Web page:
United Kingdom Messiaen: Steven Osborne (piano), Cynthia Miller (ondes Martinot), BBC Symphony Orchestra / Sakari Oramo (conductor), Barbican Hall, Barbican Centre, London, 24.5.2017. (AS)
Messiaen – L’ascension; Turangalîla-symphonie
Messiaen’s orchestral version of L’ascension was completed in 1933 when the composer was only 25 years old (rather strangely he wrote his version for organ shortly after the orchestral score, replacing the third movement with entirely new piece, ‘Transports de joie’). Already the work bears the fingerprints of the composer’s mature style in its intriguing textures, rhythmic freedom and colourful orchestration. The last movement, ‘Prayer of Christ Rising to His Father’ has an unashamedly sweet quality of writing for the strings which undoubtedly foreshadows the composer’s enthusiastic later use of the recently invented ondes Martinot. Apart from one or two fumbled notes in the opening ‘Majesty of Christ Asking Glory from His Father’, scored for brass and woodwind only, the work was given a radiant performance under Oramo’s direction.
This was my fourth hearing of the Turangalîla Symphony within the space of about two years, and although all have been of the highest class this performance surpassed all the others.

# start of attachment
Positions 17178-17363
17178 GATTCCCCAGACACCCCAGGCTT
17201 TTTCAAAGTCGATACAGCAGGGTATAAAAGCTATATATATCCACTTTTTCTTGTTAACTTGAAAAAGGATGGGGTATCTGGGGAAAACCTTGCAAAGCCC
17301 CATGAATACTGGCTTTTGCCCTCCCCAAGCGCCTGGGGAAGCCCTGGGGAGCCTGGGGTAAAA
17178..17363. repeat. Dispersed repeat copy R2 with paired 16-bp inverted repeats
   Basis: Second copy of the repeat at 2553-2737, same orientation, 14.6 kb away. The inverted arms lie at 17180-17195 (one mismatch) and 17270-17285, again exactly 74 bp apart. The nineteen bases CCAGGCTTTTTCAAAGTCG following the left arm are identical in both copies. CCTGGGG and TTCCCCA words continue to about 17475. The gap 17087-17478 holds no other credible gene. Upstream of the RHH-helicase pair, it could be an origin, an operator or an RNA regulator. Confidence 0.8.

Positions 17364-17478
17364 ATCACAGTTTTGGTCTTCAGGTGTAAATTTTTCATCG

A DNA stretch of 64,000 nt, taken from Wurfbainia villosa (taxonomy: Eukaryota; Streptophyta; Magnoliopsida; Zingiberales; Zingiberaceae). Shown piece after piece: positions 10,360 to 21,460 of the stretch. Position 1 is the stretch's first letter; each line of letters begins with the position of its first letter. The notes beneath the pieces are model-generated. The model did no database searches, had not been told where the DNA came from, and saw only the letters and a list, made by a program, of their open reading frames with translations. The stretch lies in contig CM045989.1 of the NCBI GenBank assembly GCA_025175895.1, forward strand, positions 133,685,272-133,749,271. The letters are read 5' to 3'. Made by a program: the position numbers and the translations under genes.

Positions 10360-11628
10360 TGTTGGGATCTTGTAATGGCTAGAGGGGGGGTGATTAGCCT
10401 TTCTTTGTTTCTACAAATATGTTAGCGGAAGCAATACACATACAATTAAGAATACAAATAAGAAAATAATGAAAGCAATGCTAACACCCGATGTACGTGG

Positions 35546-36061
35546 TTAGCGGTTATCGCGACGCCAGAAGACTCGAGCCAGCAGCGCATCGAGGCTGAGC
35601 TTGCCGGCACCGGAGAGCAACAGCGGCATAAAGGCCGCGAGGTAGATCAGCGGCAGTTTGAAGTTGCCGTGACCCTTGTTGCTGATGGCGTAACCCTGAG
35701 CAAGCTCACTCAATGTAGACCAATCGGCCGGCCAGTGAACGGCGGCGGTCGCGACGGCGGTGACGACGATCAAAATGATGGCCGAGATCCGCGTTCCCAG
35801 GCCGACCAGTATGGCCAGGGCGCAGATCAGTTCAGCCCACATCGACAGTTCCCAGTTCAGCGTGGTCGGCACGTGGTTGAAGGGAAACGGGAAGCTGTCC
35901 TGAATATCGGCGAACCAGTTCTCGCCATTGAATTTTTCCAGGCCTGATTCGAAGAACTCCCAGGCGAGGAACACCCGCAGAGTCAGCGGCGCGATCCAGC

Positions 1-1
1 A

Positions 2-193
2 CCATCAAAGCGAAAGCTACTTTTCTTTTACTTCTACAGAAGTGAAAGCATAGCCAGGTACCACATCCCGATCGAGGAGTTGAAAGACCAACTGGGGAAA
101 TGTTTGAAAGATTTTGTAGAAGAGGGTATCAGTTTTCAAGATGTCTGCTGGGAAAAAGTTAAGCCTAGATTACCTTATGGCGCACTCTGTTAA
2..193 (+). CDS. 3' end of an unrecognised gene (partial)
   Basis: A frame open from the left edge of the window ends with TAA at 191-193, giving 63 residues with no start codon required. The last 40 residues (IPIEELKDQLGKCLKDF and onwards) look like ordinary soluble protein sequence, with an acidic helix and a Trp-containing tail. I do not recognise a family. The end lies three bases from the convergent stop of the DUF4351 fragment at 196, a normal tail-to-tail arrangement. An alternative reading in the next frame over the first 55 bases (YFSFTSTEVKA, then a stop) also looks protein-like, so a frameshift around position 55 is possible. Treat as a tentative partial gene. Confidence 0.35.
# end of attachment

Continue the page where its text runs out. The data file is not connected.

Oramo has a particular gift for unravelling the most complex scores not only with exemplary clarity but in a particularly fresh, communicative manner. In this case the solo instruments became more merged into the overall texture than one has heard before. Steven Osborne’s brilliance in this work was displayed in a Prom performance under Juanjo Mena at a Prom two years ago. On this occasion his virtuosity and spiritual involvement were no less than before, but except in the passages where solo piano takes the limelight, his contribution was not allowed to dominate the ensemble, but to be an important part of it. Glockenspiel and vibraphone similarly provided their glint to the overall tonal blend, rather than superimposing their tones on it.
Cynthia Miller studied the ondes Martinot with Messiaen’s sister-in-law Jeanne Loriod, and as in her 2016 Festival Hall performance under the baton of Gustavo Dudamel she showed fine artistry in her important solo part. No doubt things could go horribly wrong if this powerful instrument fell into the hands of an insensitive player, but Miller showed great judgement in matters of balance, bringing a joyful, outgoing verve at times when such a quality was needed, but appropriate restraint in more reflective passages.
The outgoing, dancelike fifth movement, ‘Joy of the Blood of the Stars’ is the one that most blatantly appeals to an audience, and Oramo’s brilliantly extrovert conducting invoked whoops of delight from one or two listeners, which to judge from their immediate gestures of repentance, was entirely involuntary, though understandable. If Oramo was the hero of the evening with his masterful conducting, then the BBCSO also deserved – and received – the warmest appreciation for its undoubtedly virtuoso playing. With prominence usually given to the four independent London orchestras, this ensemble sometimes finds itself at the back of the queue so far as appreciation is concerned. But on this occasion it showed that it can achieve results which are on a par with the best that London can offer.